While it lacks the subtlety of Monet, it generates the same feelings that the impressionists do—that is the sense that you are there, leaving you to interpret the details. That is the very nature of impressionism. The viewer is given an idea, and they have to fill in the details. Post-impressionism at its soul is a revamping of the style without the subtle colors. Where Monet used pales and shades to make his point, Morrice uses muted bolds to bring the viewer to the scene. There is more a sense of making the impression more realistic instead of making it stylistic.
This generates the move to the more bold moves of Picasso and his followers. Morrice’s work is in the vein of Cezanne. The use of color and element is similar in form and function, and the overall sense of the move to realism is there. Cezanne and Morrice both fit into the same mold, simply because they are both scene painters that use people as a focal point. The main difference is that Cezanne tends to use darker colors while Morrice uses brighter tones. They both tend to mute their tones, though Cezanne tends to do it more effectively than Morrice.
Morrice borrows heavily from Cezanne. He uses blocks of color and focuses on sky, and the traditional views of the plane of the painting become obsolete. Additionally, the conventions between foreground and background begin to become ambiguous. There is also a spatial ambiguity to the painting, as the sky becomes a patchwork of color, flowing seamlessly one into another. Even in the two women walking down the street seem to blend into each other, the only differences seem to be in the distinction of their faces. The woman in brown seems to almost blend into the shops in the background.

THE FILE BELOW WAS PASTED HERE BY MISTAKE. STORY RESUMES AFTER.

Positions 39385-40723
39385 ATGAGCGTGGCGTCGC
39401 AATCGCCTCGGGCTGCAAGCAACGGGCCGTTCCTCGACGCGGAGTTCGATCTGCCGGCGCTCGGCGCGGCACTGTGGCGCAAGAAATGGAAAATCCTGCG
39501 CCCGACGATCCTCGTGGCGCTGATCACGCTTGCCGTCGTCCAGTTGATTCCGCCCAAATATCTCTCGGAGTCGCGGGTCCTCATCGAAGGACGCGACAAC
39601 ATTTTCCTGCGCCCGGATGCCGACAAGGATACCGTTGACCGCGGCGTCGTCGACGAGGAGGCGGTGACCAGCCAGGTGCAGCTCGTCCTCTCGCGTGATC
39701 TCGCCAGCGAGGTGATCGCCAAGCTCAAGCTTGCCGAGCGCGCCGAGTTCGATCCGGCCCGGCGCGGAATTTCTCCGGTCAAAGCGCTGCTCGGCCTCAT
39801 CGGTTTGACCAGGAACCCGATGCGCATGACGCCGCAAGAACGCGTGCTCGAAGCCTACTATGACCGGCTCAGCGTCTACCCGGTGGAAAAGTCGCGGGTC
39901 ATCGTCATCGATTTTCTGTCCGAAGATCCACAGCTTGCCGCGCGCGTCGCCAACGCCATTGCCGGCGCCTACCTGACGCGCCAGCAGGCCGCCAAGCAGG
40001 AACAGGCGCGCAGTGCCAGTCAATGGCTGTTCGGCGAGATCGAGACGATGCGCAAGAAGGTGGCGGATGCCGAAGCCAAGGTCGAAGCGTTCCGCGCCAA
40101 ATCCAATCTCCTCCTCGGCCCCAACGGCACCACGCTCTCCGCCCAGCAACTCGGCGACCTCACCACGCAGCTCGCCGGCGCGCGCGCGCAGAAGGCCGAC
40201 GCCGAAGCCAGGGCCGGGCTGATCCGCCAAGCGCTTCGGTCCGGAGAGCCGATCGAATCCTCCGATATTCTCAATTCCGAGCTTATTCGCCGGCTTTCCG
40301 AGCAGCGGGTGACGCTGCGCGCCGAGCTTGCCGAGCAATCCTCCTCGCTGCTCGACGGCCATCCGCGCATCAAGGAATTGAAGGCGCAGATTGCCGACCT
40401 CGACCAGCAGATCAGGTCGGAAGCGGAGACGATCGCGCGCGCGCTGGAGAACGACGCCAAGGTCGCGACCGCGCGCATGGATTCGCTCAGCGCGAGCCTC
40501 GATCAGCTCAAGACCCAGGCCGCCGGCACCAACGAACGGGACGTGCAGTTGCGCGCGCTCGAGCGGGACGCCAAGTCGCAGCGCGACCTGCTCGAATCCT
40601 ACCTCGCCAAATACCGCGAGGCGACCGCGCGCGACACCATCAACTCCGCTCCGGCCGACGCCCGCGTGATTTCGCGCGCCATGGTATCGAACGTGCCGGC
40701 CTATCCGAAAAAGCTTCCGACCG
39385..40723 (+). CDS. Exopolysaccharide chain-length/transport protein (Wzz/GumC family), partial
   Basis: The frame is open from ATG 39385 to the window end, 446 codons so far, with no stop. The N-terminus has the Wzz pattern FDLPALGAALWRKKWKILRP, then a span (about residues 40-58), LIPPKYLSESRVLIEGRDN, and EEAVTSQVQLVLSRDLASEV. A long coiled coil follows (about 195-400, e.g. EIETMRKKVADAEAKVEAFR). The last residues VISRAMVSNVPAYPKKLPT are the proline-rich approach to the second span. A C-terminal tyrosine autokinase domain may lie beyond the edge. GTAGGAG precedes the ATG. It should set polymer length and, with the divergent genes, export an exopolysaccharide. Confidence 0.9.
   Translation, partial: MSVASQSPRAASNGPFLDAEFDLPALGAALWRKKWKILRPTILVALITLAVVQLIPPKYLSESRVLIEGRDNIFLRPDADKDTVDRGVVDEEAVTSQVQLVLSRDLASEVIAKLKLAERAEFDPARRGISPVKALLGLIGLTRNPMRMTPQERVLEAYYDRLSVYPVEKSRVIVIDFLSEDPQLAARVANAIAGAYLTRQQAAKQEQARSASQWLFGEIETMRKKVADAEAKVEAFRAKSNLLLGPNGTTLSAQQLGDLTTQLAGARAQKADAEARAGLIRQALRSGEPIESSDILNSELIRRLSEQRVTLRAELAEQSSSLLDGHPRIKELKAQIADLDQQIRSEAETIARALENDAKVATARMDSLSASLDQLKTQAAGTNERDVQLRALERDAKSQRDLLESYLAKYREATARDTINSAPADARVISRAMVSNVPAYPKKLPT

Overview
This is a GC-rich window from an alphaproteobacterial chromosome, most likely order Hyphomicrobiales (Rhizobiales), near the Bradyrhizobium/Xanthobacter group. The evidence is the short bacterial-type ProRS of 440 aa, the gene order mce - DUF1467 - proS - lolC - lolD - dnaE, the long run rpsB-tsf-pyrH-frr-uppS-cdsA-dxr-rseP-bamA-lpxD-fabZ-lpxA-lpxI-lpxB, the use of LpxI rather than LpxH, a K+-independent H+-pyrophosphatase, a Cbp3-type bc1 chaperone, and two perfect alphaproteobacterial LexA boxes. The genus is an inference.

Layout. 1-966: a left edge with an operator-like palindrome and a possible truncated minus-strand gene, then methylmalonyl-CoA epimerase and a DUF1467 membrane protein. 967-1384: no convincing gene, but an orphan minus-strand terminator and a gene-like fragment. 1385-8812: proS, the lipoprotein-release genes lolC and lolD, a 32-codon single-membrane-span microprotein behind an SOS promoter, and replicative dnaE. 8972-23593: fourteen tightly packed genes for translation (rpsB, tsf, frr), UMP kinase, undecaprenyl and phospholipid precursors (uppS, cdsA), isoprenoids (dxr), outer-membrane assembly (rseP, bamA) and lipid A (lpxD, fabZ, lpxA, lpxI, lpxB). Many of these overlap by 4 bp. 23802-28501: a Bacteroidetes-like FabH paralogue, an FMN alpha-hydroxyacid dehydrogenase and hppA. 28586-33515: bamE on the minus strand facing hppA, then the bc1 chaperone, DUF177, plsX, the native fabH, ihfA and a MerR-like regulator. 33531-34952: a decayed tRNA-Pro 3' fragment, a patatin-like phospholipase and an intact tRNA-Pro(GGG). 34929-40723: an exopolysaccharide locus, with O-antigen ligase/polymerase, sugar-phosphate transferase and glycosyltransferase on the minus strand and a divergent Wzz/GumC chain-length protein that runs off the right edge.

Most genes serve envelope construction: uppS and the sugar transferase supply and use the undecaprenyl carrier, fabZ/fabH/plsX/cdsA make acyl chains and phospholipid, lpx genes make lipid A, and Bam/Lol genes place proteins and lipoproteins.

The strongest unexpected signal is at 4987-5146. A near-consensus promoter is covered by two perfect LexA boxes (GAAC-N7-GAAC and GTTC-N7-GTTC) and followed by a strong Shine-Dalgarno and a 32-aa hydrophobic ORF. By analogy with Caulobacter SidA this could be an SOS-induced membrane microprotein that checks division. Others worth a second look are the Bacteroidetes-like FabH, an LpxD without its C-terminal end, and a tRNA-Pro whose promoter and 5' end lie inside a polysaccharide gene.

The woman in white appears to blend seamlessly into the scene. Faces are the only distinctions between people and background. There is only a bit of street and the black hat and face that even distinguishes her as an individual. The blocks of yellow are the only things that distinguish that there are four buildings. This is very much in the style of Cezanne. Even the trees and shrubbery seem to be in a block of color. Though the greens, blacks, and yellow-greens seem to blend, the eye can easily pick out the distinct shades and can see the summer look of the trees against the dusky sky.
Looking at the style of both Morrice and Cezanne, one sees incredible talent and gracious style. The overall impressionistic feel that we get from both painters is evident. As both move towards the twentieth century, there is a shift from the previous impressionistic movement to the post impressionistic movement. The movement also shifts to the use of color in blocks to give movement and a sense of fluidity to the painting. Additionally, the focus on sky and people shows a movement away from the still lives and landscapes of the past to a movement of expressing people as the object and main idea of the painting.
Thought the movement was not a long-lasting one, it left an impression on the art world that has affected painters and artists for years. The use of texture and color and form and function blend together flawlessly to create a new and exciting use of elements that added to the art world and still give us much to talk about today. The fact that we are able to draw comparisons to the present and the past shows us the relevance of the new art forms and how they still relate to today’s art world.
We as art historians cannot forget the contributions of the past as they will and do affect our futures. References Adams, L (1997). A history of western art. Madison, WI: Brown and Benchmark. Art Gallery of Ontario, (2009). James Wilson Morrice, Street Scene, Pink Sky, Paris. Retrieved March 15, 2009, from Art Gallery of Ontario Web site: http://www. ago. net/ago103760 University of North Carolina at Chapel Hill, (2009). Art History. Retrieved March 15, 2009, from Art History Web site: http://www. unc. edu/depts/wcwebs/handouts/arthistory. html